Since the Apple event, I’ve read a lot of complaints about the inability to sync Apple’s flagship phone to its flagship laptop, the iPhone 7 and a new MacBook Pro, without buying adaptors. In summary, the iPhone ships with a Lightning to USB Type-A cable which is obviously incompatible with the USB-C only MacBook Pro.
First off, this is not a new predicament. Apple has been shipping USB-C only laptops for almost two years, since the 12-inch MacBook’s debut. Apple is yet to bundle a USB-C Lightning cable with any iOS device. Internally, Apple would have already been mulling the issue for a while (longer if you account for the behind-the-scenes product development period).
Two iPhones have launched since the first USB-C MacBook and the company hasn’t changed what’s included in the box. They’ve obviously made a decision not to and I wouldn’t expect anything to change until the next iPhone; I really doubt Apple would mix up the accessories mid-cycle.
I don’t think Apple is wrong either. The vast majority of iPhones sold today are received by people who have no computer at all, a Windows machine, or an existing Mac. In other words, owners of computers that don’t have USB-C ports. Changing the cable to USB-C is a trade-off to satiate the early adopter MacBook crowd and annoy everyone else. The most sensible choice is to keep the USB-A as is. Apple’s new MacBooks come at a time of transitions and this is why they sell the 2015 models still. If you desperately require old-style USB ports, you can buy a Mac laptop with them. It’s not an ideal situation but it is available.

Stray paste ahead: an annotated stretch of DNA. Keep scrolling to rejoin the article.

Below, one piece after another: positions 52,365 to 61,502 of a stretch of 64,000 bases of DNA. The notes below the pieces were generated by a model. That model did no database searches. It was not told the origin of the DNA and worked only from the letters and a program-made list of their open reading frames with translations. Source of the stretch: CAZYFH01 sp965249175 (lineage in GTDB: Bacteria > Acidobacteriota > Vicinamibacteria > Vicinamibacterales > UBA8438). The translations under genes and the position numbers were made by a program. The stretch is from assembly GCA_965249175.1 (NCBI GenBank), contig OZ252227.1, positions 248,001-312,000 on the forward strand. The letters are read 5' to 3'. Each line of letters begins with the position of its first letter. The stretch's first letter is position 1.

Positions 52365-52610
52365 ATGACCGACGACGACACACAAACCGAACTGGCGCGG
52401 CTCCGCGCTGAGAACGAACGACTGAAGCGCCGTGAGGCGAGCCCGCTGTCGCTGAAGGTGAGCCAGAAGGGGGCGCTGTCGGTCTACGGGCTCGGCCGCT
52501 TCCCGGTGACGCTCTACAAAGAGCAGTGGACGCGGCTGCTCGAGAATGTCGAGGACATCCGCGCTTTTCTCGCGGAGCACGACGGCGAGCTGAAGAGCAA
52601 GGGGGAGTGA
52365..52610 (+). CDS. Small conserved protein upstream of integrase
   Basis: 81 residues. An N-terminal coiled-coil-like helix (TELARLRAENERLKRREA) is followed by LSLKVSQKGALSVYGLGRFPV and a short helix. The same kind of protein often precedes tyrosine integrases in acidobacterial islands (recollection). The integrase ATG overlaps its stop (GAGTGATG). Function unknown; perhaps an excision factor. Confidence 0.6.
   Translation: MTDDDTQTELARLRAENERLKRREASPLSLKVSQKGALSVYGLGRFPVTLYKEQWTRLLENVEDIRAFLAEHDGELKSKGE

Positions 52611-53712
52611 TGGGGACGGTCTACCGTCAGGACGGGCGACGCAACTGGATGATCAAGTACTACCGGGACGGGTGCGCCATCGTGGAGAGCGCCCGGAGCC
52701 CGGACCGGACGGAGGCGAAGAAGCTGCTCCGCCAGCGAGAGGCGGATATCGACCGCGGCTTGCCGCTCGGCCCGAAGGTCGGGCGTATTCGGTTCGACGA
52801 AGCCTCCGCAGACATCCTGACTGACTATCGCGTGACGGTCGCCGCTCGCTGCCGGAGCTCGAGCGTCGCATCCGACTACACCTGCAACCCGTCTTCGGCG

Unlike the early years of iOS, the operating system is sophisticated enough such that syncing to a computer is not a requirement. In an imaginary world where adaptors and dongles didn’t exist, you could still use an iPhone 7 and a MacBook pretty damn well. Moreover, saying the iPhone can’t be synced to the new Mac is simply not true. You can sync over WiFi ever since iOS 5. As Apple forges fearlessly into the wireless world, “just don’t use the cable” is the easiest retort to the dissent. It’s a pretty good answer too, I always use WiFi to sync and backup to iTunes. The wired cable is for charging at a power outlet.
Syncing to iTunes is hardly a thing anymore, regardless of connection type. Services like iCloud and Apple Music have supplanted the need for an iOS device to be symbiotically linked to a specific PC.
It’s not ideal being caught in a chasm between two standards but I don’t think it’s terrible and I don’t think it’s a sign of Apple’s dire incompetence, as some have made it out to be on Twitter. I would classify it as awkward and a little irritating.